If you're thinking about skipping Tuesday's primary election, think again.
Our representative form of government uses primaries for two main purposes:
• to select a candidate to represent a political party for a certain race in the general election.
• to narrow the field of candidates in non-partisan races to two for each seat.
But there are other, less tangible reasons of equal importance.
One common complaint among voters come Election Day—which will be Nov. 6 this year—is that they feel as though they don't really have a choice. They feel forced to decide between the lesser of two evils or, in the case of a partisan race, to vote for a third-party candidate. (What some mistakenly call wasting your vote.)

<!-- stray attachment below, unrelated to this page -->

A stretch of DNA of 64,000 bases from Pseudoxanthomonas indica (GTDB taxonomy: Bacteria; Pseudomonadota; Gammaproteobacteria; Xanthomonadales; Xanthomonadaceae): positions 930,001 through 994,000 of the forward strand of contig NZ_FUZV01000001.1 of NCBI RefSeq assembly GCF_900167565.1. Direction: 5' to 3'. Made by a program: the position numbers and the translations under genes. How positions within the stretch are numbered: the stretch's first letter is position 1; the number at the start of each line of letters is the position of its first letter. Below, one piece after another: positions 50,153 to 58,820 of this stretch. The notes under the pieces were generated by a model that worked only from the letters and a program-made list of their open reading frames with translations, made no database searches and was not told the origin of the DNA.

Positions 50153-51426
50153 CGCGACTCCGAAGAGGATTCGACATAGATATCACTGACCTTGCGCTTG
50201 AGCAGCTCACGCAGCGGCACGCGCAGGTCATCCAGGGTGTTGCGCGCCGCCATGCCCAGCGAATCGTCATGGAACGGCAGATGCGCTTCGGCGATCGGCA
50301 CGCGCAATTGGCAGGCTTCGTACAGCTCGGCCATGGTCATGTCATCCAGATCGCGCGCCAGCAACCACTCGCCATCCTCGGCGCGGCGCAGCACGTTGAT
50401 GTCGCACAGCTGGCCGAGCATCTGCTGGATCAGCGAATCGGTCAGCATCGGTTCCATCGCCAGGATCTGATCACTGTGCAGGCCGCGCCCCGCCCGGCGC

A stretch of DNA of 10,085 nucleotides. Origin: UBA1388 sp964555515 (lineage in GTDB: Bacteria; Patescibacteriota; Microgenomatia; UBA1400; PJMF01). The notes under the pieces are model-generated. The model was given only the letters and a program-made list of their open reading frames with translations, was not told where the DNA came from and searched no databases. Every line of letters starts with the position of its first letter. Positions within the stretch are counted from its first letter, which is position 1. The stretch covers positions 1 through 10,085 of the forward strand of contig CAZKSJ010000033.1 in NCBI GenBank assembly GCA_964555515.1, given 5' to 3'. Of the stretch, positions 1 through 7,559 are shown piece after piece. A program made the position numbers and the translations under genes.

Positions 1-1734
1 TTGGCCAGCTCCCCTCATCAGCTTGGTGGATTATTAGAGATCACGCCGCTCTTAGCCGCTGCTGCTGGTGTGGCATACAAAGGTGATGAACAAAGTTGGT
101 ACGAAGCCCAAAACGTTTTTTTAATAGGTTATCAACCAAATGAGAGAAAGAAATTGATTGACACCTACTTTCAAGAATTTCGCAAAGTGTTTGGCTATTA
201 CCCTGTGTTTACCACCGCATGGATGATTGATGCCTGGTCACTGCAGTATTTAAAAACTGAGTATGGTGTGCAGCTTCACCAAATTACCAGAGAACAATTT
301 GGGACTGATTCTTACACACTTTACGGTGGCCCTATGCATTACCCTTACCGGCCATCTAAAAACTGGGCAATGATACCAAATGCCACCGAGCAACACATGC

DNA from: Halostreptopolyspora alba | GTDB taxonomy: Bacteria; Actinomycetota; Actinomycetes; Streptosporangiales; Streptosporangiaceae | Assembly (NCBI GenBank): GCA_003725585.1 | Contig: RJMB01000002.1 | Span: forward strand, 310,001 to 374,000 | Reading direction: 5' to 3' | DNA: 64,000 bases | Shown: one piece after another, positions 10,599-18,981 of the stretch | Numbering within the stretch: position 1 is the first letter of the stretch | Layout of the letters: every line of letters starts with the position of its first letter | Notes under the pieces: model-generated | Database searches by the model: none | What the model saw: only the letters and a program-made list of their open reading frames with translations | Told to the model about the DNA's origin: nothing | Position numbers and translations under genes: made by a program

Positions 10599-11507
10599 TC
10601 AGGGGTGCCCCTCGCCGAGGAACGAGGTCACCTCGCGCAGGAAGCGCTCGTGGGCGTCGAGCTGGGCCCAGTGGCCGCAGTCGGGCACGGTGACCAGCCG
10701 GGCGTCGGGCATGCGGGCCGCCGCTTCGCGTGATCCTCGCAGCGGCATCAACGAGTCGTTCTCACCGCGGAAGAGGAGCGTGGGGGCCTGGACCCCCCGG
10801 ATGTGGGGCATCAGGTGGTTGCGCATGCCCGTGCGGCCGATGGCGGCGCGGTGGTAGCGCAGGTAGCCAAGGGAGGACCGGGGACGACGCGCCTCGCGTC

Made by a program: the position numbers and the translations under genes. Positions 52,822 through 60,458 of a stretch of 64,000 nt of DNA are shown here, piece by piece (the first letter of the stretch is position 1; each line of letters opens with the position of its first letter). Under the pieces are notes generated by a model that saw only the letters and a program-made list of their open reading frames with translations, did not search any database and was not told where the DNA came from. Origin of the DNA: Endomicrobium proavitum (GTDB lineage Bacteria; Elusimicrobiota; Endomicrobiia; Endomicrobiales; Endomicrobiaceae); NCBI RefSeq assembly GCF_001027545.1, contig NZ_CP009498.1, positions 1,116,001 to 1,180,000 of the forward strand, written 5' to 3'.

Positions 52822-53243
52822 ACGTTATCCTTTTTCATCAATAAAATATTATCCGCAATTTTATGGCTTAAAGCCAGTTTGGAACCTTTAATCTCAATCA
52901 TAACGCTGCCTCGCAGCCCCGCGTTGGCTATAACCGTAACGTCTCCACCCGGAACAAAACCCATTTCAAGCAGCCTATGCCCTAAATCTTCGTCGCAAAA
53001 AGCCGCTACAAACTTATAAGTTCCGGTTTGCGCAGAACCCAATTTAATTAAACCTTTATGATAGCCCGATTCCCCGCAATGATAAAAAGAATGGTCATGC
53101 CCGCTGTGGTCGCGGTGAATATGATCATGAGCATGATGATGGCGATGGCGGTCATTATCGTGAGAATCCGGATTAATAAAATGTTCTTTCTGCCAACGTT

While voting in the Aug. 14 primary might not change those feelings, casting this ballot does increase the odds of a candidate you can support winning in the end. Plus, the turnout is historically lower than on Election Day so an individual vote carries that much more weight in a primary.
Even if you're backing a "dark horse" candidate, voting for this who theoretically doesn't stand a chance also is one way you show support for that different point of view. This is how candidates gain confidence to run again. This is how new, innovative ideas gain traction. This is how new political parties are born.
And people who vote in primary elections also tend to be more engaged citizens. The more often and consistently you vote, the more say you have and the more interested you become in representative government—both foundations of democracy.
In short, voting in the primary is of primary importance. See you at the polls on Tuesday.